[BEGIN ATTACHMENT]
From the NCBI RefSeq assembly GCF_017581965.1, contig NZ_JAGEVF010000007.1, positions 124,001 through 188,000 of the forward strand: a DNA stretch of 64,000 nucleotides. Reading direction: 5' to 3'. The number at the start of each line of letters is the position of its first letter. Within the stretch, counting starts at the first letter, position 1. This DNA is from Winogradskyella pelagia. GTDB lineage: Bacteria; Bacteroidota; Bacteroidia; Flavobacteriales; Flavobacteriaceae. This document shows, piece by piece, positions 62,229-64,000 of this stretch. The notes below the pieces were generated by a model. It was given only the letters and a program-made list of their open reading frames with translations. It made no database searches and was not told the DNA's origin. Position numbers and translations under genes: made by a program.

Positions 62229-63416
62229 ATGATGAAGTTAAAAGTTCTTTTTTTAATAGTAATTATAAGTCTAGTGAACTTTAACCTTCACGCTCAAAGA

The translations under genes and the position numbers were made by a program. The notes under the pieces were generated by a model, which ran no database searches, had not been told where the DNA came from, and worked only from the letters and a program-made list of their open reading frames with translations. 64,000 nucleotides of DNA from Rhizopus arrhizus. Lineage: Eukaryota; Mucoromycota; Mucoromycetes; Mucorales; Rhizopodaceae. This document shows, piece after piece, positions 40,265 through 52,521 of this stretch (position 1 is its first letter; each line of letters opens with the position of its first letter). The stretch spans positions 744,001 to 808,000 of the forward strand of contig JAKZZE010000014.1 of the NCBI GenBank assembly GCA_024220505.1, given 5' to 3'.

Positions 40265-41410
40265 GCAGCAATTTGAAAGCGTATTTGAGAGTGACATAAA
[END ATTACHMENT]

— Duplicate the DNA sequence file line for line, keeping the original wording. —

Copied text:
From the NCBI RefSeq assembly GCF_017581965.1, contig NZ_JAGEVF010000007.1, positions 124,001 through 188,000 of the forward strand: a DNA stretch of 64,000 nucleotides. Reading direction: 5' to 3'. The number at the start of each line of letters is the position of its first letter. Within the stretch, counting starts at the first letter, position 1. This DNA is from Winogradskyella pelagia. GTDB lineage: Bacteria; Bacteroidota; Bacteroidia; Flavobacteriales; Flavobacteriaceae. This document shows, piece by piece, positions 62,229-64,000 of this stretch. The notes below the pieces were generated by a model. It was given only the letters and a program-made list of their open reading frames with translations. It made no database searches and was not told the DNA's origin. Position numbers and translations under genes: made by a program.

Positions 62229-63416
62229 ATGATGAAGTTAAAAGTTCTTTTTTTAATAGTAATTATAAGTCTAGTGAACTTTAACCTTCACGCTCAAAGA

The translations under genes and the position numbers were made by a program. The notes under the pieces were generated by a model, which ran no database searches, had not been told where the DNA came from, and worked only from the letters and a program-made list of their open reading frames with translations. 64,000 nucleotides of DNA from Rhizopus arrhizus. Lineage: Eukaryota; Mucoromycota; Mucoromycetes; Mucorales; Rhizopodaceae. This document shows, piece after piece, positions 40,265 through 52,521 of this stretch (position 1 is its first letter; each line of letters opens with the position of its first letter). The stretch spans positions 744,001 to 808,000 of the forward strand of contig JAKZZE010000014.1 of the NCBI GenBank assembly GCA_024220505.1, given 5' to 3'.

Positions 40265-41410
40265 GCAGCAATTTGAAAGCGTATTTGAGAGTGACATAAA